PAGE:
Faculty Benefits Committee Meeting

Minutes, January 14, 2004

12:30 – 2:00


The following committee members were present: Dale Atkins, Michael Chang, Chuck Donbaugh, Michael Elliott, Blair Funderburk, Marc Goetschalckx, John Grovenstein, and Gayle Warren.

Long Term Care Insurance

A RFP for provision of long term care was sent out by the Board of Regents. The RFP proved to be too broad in scope and was withdrawn. The BOR may reissue a revised RFP in the future. Even if the BOR moves forward with this RFP, Georgia Tech may still want to establish its own policy with plan provisions geared toward our faculty and staff.

What is the advantage of obtaining group long term care insurance compared to policies available to individuals?  Group insurance incorporates guaranteed issue and usually provide a 5% reduction in price if associated with a payroll deduction system. Once we receive proposals from insurance companies, we can compare their proposals with those of TIAA-CREF.

Information available on the need for long term care comes mostly from insurance companies. According to these companies, individuals have nearly a 50% chance that they will require nursing care in a facility, and that for most diseases other than Alzheimer’s, the average length of care ranges from 16 months for cardiac problems to 48 months for diabetes. For Alzheimer’s, the average length of care is 96 months.

Another source estimates that 12 million Americans currently need assistance to carry out everyday activities, of which 53% are over 65 and 44% are working age. The rest are children. Of the older population with long-term needs, about 30% have substantial long-term care needs. Of these 25% are 85 or older and 40% have incomes below 150% of the federal poverty level. The percentage of older people needing long term care is declining, but the level of disability for those who need long-term care is increasing. In general, the prevalence of cognitive impairments is increasing while physical impairments remain stable. 23% of households provide informal caregiving (home-based from unpaid individuals) to a person 50 or older. Nearly 79% of people who need long term care live in homes, not institutions. There is a trend toward providing community-based services as opposed to nursing home placement, but these services are not yet well developed (only 18% of expenditures for long term care support community services). For all service expenditures, government accounts for $78 billion and individuals and families cover $35 billion. (see www.caregiver.org)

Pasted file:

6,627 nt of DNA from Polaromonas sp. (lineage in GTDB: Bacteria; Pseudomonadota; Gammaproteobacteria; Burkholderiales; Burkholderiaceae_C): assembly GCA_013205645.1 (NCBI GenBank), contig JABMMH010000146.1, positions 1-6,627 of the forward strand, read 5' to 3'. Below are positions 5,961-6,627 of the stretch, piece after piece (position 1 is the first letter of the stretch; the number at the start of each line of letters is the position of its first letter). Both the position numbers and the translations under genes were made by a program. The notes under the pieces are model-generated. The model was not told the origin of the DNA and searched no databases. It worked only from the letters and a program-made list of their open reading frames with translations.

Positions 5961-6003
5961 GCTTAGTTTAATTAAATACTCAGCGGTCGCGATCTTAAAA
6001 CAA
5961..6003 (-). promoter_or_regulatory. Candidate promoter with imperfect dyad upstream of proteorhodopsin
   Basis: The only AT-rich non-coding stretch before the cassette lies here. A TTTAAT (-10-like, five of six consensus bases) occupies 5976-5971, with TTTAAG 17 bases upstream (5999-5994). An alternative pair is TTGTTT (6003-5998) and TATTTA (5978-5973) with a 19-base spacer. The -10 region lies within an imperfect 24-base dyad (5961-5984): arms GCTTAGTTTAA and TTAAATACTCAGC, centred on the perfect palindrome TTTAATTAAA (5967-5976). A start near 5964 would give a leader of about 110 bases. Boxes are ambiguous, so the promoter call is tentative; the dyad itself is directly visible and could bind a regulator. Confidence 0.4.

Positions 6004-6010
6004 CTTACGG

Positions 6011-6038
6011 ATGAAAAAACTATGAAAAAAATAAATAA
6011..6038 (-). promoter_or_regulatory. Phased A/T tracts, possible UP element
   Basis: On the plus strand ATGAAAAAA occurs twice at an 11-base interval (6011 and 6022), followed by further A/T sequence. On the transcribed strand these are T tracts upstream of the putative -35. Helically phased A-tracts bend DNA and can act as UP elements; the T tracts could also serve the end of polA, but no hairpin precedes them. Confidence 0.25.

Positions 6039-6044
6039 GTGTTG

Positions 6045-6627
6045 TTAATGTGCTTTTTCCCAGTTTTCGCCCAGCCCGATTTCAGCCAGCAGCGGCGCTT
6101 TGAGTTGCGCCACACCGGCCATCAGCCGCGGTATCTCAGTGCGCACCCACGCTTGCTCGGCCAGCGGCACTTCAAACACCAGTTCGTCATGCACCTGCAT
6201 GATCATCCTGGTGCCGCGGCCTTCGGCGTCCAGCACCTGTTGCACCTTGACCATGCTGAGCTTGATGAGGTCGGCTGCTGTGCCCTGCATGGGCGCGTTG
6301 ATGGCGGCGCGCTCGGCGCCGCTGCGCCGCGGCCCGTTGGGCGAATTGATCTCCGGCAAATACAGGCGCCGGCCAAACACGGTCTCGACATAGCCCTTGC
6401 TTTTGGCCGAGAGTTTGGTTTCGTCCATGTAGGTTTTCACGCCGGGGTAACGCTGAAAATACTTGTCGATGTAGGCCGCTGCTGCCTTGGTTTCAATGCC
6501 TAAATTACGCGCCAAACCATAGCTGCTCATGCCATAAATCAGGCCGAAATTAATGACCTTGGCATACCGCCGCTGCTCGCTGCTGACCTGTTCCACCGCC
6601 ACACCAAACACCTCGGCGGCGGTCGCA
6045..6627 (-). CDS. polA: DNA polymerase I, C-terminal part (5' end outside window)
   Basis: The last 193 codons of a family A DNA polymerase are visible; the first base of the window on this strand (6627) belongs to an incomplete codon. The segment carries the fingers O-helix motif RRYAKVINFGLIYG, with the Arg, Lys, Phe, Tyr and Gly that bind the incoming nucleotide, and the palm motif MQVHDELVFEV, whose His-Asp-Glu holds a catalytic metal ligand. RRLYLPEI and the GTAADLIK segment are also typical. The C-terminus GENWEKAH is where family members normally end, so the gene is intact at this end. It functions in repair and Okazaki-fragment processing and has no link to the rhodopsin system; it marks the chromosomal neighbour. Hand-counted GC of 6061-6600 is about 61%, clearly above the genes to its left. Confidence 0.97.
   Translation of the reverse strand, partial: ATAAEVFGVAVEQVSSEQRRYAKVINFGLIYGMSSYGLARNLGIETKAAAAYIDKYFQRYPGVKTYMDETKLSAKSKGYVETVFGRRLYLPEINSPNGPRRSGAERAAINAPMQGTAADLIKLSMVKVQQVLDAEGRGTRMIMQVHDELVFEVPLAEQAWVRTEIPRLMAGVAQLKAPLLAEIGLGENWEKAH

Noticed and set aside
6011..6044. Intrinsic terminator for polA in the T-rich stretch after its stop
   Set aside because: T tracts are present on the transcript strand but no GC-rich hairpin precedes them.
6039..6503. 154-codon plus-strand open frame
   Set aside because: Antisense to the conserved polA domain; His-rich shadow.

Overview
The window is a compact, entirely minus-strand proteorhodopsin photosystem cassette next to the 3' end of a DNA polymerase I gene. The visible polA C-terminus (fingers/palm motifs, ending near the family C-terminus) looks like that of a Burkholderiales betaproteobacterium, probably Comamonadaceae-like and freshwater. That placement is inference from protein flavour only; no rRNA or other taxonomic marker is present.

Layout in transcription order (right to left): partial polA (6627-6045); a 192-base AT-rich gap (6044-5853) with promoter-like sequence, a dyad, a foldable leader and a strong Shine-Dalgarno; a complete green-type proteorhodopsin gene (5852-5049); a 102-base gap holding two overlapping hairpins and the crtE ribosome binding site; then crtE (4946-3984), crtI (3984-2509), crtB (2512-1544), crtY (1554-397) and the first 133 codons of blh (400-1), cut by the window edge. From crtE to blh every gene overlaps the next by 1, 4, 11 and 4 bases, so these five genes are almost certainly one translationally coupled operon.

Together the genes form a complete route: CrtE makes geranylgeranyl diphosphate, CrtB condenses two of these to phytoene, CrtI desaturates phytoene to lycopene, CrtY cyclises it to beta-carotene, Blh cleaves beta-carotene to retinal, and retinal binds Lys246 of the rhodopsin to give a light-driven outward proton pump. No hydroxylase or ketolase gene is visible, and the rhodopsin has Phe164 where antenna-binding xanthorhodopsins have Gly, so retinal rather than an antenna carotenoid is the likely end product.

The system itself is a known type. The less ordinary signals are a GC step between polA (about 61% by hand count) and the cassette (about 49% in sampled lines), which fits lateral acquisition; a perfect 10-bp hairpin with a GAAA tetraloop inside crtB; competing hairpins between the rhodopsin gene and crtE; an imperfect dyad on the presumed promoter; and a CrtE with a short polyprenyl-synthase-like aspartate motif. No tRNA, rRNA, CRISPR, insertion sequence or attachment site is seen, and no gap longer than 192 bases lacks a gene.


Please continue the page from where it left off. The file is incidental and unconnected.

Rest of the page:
We could not find any financial calculators for cost/benefit of long term insurance. Moreover, any such calculator would be based on many assumptions. Given the volatility of this type of insurance product, the calculators are unlikely to give a robust sense of the uncertainties and potential payoffs.

Committee members identified the following as desirable characteristics that we would hope to find a long term care policy. Blair will explore what policies might cost if it has the following characteristics: